China Oceanwide Committed to Building Hawaii Atlantis Project as Pacific Links looks to sell

The master developer of Ko Olina Resort says China Oceanwide Holdings intends to hold on to the last two undeveloped oceanfront sites at the Hawaii resort. One of those sites is slated to become a 1,400-room Atlantis Resort, despite moves by other Chinese investors to sell off billions of dollars in commercial property in the United States. Jeff Stone, CEO of The Resort Group, told Pacific Business News this week that he could "confirm China Oceanwide has no intention of selling its Ko Olina properties," which the company bought in 2015 and 2016 for more than $424.4 million.

Oceanwide recently halted work on the $1 billion-plus 640-foot Oceanwide Plaza tower in Los Angeles and last month sold a partially built 910-foot, 61-story tower in San Francisco for $1 billion, taking a $276 million loss. But Stone said he and his company are working closely with Oceanwide's Honolulu office to move the Atlantis project forward.

The company received a sewer connection approval from the City and County of Honolulu in September for a 1,400-room hotel with 37,500 square feet of retail; 1,200 restaurant seatings; an aquarium and pools on the Atlantis site, but there is currently no timetable for when construction will begin.

"We (The Resort Group) are working with their Hawaii team on all design and engineering aspects for Atlantis and planning of its other projects within our Ko Olina master-planned community," Stone told PBN in an email. "Unlike [San Francisco] or [Los Angeles] we have no debt or liens on our Ko Olina lands with China Oceanwide. We are solid and focused on all levels."

That's not necessarily the case everywhere. Chinese investors sold $20 billion more in U.S. commercial properties than they bought last year, according to a report in The Wall Street Journal, citing data from Real Capital Analytics.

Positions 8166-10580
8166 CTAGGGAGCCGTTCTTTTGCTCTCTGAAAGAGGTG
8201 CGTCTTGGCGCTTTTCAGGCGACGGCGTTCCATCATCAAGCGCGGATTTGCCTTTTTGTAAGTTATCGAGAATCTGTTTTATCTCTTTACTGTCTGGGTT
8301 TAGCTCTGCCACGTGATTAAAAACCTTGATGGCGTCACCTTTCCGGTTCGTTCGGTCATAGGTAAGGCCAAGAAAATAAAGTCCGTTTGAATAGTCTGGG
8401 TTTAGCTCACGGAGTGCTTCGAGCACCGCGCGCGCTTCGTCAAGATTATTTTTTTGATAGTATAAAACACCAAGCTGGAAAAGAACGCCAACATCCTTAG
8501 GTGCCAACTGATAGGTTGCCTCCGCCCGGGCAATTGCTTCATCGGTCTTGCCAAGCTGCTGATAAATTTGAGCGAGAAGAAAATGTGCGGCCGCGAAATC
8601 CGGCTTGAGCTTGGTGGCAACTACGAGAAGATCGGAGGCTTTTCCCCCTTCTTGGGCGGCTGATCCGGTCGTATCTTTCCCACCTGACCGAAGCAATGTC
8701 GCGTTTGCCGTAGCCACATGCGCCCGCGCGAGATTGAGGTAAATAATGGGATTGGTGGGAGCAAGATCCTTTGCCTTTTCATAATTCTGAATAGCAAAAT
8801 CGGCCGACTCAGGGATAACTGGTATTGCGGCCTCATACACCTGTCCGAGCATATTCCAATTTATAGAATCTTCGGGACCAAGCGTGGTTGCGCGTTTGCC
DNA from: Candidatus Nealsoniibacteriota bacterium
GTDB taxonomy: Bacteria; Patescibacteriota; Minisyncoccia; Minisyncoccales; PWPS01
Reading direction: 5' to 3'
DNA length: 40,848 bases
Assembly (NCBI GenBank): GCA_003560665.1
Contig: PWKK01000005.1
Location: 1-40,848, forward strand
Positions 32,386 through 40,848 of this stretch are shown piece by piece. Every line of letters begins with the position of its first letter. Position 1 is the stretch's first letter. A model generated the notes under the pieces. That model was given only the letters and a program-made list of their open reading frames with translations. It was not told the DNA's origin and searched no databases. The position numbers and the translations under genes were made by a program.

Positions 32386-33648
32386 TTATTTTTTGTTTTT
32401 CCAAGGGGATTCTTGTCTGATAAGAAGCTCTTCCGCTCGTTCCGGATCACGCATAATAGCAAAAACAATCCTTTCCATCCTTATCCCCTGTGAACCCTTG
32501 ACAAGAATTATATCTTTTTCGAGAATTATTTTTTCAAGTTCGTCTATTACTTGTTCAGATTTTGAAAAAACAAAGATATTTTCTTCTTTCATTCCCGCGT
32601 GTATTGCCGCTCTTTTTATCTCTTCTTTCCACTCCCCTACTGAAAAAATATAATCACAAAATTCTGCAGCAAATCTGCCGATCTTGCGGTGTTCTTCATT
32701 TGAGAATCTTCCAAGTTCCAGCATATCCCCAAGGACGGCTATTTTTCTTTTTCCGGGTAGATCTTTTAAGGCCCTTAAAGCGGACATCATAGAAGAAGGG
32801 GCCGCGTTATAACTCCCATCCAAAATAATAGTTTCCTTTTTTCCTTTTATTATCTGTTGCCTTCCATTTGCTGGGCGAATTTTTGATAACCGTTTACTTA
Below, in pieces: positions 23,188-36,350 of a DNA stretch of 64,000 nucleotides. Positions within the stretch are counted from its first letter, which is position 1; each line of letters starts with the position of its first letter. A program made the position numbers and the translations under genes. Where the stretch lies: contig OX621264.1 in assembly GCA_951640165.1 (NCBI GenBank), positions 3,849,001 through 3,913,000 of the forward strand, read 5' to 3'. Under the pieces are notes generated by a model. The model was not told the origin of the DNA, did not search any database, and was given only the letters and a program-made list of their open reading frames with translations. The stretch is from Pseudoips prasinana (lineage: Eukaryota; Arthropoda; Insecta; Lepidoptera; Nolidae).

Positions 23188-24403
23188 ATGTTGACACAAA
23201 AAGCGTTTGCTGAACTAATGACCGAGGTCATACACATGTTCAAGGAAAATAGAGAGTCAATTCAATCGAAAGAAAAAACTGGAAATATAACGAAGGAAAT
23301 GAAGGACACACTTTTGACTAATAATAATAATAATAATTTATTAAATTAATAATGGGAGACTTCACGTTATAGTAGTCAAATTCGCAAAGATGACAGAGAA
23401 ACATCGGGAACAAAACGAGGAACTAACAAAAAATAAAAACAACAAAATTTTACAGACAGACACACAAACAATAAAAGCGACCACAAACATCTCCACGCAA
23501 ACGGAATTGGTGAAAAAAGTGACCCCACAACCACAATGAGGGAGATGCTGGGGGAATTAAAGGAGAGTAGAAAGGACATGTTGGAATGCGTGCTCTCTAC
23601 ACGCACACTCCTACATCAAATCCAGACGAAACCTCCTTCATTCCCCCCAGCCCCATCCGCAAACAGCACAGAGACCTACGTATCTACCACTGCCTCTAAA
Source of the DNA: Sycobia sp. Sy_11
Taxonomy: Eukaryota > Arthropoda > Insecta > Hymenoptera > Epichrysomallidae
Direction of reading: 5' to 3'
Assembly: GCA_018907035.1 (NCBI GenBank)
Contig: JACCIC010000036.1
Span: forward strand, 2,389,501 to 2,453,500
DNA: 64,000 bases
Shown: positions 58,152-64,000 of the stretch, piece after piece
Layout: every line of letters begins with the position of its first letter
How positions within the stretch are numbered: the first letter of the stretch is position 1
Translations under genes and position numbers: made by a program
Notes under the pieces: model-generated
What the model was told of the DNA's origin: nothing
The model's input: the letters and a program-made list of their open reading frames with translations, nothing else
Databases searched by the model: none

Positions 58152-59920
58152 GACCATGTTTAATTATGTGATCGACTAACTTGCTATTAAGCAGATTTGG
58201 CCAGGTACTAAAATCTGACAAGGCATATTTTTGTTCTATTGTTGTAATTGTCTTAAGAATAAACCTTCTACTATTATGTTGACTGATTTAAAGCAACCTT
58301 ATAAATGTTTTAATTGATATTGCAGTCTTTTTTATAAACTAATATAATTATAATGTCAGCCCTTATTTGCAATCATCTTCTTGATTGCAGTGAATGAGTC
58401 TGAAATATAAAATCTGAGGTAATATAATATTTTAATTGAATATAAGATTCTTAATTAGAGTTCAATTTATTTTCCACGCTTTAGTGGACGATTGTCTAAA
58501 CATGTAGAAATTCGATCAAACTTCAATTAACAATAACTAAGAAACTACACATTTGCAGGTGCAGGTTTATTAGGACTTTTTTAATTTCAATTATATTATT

Another Hawaii resort project with China ties - the Makaha Valley Resort, where Tiger Woods and his firm TGR Design were to build their first Hawaii golf course - went on the market this week with CBRE with no asking price.

Pacific Links International President and CEO Rudy Anderson attributed the decision to reconsider the Makaha project to the economic forecast in China over the next three years, "and we have concluded that recapitalization utilizing non-Chinese sourced capital gives us the best chance to achieve our vision for the destination."

"Chinese companies with offshore holdings are currently facing pressures as the government increases capital controls in response to macro-economic issues and the depreciation of the national currency, the renminbi," Anderson said in a statement. "Many companies are looking to alternative sources of financing major projects as moving money out of the country becomes more difficult, and Pacific Links International is no different in this regard as its primary source of revenue is generated in mainland China."

China Oceanwide Holdings bought the Atlantis site at Ko Olina Resort - three parcels totaling 26.27 acres between Aulani, a Disney Resort & Spa, and the Beach Villas at Ko Olina - for a total of $232.5 million in September 2016, according to public records. Stone cited construction costs - Honolulu's are the third-highest in the nation - as the reason for the project's delays.

"Our development delays have to do with Hawaii's increased cost of construction which has jumped significantly since we finished our Aulani Disney Resort and Four Seasons Ko Olina," Stone said. "As many projects in Honolulu near completion, this will allow for construction costs to stabilize." A recent economic analysis found that future development at Ko Olina will generate $9.5 billion in total economic impact, with $8.8 billion in direct spending and 40,642 direct jobs.

"Our mission of over two decades will be to continue to create great jobs for the communities of the West side of Oahu and the Second City [of Kapolei]," Stone said.